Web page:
- Then, there are the planets’ moons! I’ve seen photos and even animations of the Galilean moons transiting Jupiter.
- When there are comets around, people with telescopes can spot these well before the rest of us.
- Further out, there are
- double stars;
- variable stars (ones which slowly get brighter and dimmer);
- star clusters, like the Pleiades;
- bright nebulae like the Orion Nebula or the Crab Nebula; and
- galaxies like the Andromeda Galaxy, Triangulum, etc.
A guy looking for comets in the eighteenth century, Charles Messier, got really annoyed by all the smudges he saw which were not comets, and he began listing them as Messier objects. The current list is a decent smattering of deep sky objects, all of which are decently easy to observe with a telescope.
I originally got this question in a longer form, with several questions clustered together that I wanted to answer at once.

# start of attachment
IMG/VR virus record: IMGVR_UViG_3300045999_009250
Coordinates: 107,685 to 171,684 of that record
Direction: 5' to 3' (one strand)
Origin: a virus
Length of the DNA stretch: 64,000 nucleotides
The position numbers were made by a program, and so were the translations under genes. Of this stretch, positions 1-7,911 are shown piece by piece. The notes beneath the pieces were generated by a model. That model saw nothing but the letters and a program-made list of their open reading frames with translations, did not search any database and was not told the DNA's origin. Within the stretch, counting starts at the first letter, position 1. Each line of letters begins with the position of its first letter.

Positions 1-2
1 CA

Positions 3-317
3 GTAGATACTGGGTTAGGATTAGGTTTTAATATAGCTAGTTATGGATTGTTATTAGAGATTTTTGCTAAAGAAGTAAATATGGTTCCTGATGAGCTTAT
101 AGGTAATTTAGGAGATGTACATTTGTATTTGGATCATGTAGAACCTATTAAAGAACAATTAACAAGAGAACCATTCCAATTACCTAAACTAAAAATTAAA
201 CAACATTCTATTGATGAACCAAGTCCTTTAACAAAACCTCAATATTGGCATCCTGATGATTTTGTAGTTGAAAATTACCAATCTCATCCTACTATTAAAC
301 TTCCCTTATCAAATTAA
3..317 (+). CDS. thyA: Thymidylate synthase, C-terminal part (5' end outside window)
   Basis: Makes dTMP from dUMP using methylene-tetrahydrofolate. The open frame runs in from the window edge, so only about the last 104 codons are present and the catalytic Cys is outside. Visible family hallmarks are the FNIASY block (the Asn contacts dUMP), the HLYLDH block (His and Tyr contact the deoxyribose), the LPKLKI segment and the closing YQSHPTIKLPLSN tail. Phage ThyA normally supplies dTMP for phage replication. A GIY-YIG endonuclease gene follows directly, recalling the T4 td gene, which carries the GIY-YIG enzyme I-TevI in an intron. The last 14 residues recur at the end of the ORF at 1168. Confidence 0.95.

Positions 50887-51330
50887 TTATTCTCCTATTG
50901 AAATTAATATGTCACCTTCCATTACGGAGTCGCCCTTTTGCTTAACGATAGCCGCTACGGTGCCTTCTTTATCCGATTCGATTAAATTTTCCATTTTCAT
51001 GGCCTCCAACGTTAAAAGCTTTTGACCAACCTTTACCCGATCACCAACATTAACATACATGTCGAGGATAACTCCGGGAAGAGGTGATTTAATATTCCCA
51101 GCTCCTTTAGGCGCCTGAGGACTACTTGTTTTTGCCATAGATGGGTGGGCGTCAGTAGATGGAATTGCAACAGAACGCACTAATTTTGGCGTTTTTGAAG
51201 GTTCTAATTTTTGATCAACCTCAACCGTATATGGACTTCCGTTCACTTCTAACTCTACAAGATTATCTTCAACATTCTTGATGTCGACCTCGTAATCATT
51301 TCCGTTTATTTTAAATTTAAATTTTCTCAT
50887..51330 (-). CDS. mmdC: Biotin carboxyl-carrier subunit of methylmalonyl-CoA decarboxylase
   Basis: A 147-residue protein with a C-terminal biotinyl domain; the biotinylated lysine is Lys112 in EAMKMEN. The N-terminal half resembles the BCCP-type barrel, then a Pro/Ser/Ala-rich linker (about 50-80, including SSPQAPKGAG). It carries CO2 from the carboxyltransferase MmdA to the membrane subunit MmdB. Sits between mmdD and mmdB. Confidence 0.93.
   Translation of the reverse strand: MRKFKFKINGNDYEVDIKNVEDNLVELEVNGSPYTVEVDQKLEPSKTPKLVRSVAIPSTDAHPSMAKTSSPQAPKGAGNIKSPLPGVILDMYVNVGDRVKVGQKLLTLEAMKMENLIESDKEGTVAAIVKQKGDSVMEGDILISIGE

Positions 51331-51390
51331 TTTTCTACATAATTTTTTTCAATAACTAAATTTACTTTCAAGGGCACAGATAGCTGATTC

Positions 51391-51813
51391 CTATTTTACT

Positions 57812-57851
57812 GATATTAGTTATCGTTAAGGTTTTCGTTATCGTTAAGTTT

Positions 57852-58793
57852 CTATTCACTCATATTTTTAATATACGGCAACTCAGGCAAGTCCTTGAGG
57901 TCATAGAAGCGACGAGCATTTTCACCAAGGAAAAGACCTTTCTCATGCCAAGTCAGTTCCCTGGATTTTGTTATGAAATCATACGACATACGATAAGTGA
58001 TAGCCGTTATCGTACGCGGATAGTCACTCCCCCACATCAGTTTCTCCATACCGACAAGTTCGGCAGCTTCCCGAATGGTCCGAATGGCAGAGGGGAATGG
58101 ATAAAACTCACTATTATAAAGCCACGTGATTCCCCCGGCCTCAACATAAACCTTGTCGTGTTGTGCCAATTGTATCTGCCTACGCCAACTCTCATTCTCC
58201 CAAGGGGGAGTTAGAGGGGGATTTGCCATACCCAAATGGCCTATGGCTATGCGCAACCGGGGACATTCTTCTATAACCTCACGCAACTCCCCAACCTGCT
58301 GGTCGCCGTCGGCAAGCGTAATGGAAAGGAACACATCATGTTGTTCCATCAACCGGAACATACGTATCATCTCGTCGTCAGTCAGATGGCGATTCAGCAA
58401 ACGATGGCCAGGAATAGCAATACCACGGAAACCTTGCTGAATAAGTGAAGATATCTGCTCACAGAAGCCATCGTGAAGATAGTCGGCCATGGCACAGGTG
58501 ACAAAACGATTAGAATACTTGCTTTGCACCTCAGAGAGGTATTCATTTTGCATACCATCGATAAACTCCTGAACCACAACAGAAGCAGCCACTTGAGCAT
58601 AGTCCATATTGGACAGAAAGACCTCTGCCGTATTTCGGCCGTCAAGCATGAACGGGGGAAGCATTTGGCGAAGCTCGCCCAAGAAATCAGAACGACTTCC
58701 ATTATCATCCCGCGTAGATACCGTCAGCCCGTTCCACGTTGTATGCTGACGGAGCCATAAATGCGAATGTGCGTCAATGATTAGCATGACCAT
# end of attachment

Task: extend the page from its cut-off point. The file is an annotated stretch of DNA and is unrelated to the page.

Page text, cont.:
can you see GPS satellites? (or are those in geosynchronous orbit so no? what even is geosyncronous orbit?) can you see the international space station?
In general, low-earth-orbit satellites are often visible. Their motion usually makes them obvious. They’ll be a brightish dot drifting along very obviously. It won’t generally be able to see much more detail than that. It’s possible to distinguish from an airplane because an airplane will often have blinking colors to it and will appear to approach from the horizon, grow faster and brighter, and then dim and appear to slow toward the opposite horizon. Satellites are usually singular, steady lights which move at a fixed speed.
One phenomenon to know about is the “satellite flare,” also known as an “Iridium flare,” where a satellite will suddenly grow bright in the sky for a moment and then dim again. This is where a satellite catches the light from the sun on its surfaces (such as its solar panels) and reflects it back down to us.
The International Space Station is the brightest satellite of all and is very often visible. It moves very quickly because it circles the entire earth in about ninety minutes, which makes photographing it challenging. That doesn’t mean people haven’t tried—and succeeded! I’m not an expert on this, so check out this rad article on spotting and photographing satellites, including the ISS, which includes some ISS photos!